- The U.S. Environmental Protection Agency is considering rewriting Obama-era limits on toxic heavy metals discharged from coal-fired power plants into lakes and rivers, Administrator Scott Pruitt told a court in an Aug. 11 letter.
- In April, EPA had indicated it would review the Steam Electric Power Generating Effluent Guidelines the agency issued in 2015, which aimed to reduce toxic discharge by 1.4 billion pounds annually.
- Pruitt informed the U. S. Court of Appeals for the Fifth Circuit in New Orleans that the agency would conduct a rulemaking and possibly rewrite the rule, as part of an ongoing legal challenge to the rule, PBS reported.
President Trump's EPA has again signaled to the courts it is considering rewriting environmental rules that are being challenged. Pruitt's letter to the court, according to PBS, could be a precursor to asking the judge to suspend the case.
Pruitt, responding to pleas from the Utility Water Act Group and the U.S. Small Business Administration, wrote "after carefully considering your petitions, I have decided that it is appropriate and in the public interest to conduct a rulemaking to potentially revise (the regulations)."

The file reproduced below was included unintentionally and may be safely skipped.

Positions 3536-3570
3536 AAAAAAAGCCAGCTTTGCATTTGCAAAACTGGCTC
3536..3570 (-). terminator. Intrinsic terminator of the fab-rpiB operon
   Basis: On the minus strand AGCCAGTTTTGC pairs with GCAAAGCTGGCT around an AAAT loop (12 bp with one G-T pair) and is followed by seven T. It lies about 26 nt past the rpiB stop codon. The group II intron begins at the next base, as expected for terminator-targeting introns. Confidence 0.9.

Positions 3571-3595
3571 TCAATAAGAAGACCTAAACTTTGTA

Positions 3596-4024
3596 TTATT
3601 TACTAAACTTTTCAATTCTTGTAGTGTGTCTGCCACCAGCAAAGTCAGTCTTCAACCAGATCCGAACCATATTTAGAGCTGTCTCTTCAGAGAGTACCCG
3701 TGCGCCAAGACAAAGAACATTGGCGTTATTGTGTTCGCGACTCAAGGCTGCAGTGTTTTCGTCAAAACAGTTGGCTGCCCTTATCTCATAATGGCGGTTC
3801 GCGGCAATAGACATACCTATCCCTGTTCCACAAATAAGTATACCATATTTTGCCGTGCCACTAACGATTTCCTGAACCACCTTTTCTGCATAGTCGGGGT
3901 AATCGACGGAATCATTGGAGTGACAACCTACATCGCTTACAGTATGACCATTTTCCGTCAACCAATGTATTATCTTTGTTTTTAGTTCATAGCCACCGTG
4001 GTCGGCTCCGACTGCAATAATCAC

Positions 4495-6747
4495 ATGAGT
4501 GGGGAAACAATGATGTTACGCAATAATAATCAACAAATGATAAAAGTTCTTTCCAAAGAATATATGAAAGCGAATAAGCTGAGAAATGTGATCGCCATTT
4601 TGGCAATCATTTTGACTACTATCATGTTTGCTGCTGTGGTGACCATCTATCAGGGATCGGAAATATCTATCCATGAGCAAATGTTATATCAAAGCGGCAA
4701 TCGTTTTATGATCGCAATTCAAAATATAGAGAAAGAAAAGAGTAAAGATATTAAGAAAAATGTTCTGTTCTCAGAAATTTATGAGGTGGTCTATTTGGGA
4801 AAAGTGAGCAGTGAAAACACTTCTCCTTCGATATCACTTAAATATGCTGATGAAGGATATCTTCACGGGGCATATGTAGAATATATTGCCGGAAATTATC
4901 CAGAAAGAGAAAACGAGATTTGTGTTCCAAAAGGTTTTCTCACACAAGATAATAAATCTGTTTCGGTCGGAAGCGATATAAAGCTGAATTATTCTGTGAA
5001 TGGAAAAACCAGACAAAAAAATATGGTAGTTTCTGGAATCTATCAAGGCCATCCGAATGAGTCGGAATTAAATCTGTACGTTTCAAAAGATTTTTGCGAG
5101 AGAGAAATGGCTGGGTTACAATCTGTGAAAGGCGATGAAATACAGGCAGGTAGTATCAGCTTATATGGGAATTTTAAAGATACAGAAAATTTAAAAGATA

When EPA issued the rules two years ago, the agency estimated about 12% of almost 1,100 steam electric power plants in the United States would need to be modernized to comply. The rules aimed to reduce toxic discharge by 1.4 billion pounds annually.
The agency estimated the rule would save Americans $463 million a year through the health benefits of reducing chemical pollutants.
Trump has vowed to roll back regulations and limits on energy production. Since taking office, the president has launched a series of reviews on environmental rules, including smog and mercury restrictions and the Waters of the United States rule. Where those rules are under consideration by the courts, the administration has asked judges to delay rulings and hearings while the regulations are reviewed.
In addition, earlier this year, the U.S. Court of Appeals for the District of Columbia Circuit agreed to hold Clean Power Plan litigation in abeyance for an additional 60 days. The court granted an initial delay in the litigation in April, after the White House said it was reviewing the rule and considering how to replace it.